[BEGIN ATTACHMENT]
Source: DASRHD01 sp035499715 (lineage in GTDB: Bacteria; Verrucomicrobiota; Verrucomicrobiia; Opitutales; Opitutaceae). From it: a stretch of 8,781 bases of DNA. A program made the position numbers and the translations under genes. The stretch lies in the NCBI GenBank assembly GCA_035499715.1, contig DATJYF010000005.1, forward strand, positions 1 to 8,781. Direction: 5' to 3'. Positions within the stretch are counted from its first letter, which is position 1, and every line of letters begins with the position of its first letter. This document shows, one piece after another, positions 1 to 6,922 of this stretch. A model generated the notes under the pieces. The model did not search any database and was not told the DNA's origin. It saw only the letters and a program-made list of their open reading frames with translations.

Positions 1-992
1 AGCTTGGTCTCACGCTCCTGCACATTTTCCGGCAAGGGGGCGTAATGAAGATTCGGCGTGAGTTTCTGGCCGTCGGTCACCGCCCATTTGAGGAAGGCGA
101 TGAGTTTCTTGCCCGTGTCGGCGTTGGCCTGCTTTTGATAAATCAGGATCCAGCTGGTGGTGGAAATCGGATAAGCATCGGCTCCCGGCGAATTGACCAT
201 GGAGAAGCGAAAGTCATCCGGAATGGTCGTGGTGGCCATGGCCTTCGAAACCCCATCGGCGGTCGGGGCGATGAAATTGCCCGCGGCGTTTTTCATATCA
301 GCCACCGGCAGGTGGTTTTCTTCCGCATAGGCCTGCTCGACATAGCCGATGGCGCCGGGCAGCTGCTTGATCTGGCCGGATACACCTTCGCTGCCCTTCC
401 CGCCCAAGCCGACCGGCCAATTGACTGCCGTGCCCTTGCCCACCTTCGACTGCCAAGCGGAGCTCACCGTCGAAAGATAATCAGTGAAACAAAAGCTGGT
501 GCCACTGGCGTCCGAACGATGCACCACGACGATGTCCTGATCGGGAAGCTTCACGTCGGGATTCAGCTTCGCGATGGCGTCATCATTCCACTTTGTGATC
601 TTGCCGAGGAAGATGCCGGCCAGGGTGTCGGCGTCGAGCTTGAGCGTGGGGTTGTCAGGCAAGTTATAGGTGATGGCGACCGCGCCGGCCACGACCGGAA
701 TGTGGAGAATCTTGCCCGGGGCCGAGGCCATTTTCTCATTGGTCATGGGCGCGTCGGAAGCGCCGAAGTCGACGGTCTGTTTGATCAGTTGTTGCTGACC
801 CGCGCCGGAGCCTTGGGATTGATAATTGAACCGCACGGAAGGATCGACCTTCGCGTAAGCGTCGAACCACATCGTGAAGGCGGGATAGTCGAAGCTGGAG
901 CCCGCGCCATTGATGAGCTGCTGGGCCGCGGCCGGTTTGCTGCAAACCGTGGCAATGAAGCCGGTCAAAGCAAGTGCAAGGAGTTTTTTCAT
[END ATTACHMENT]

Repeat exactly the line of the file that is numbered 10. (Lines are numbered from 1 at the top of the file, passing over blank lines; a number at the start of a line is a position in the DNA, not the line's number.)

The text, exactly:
701 TGTGGAGAATCTTGCCCGGGGCCGAGGCCATTTTCTCATTGGTCATGGGCGCGTCGGAAGCGCCGAAGTCGACGGTCTGTTTGATCAGTTGTTGCTGACC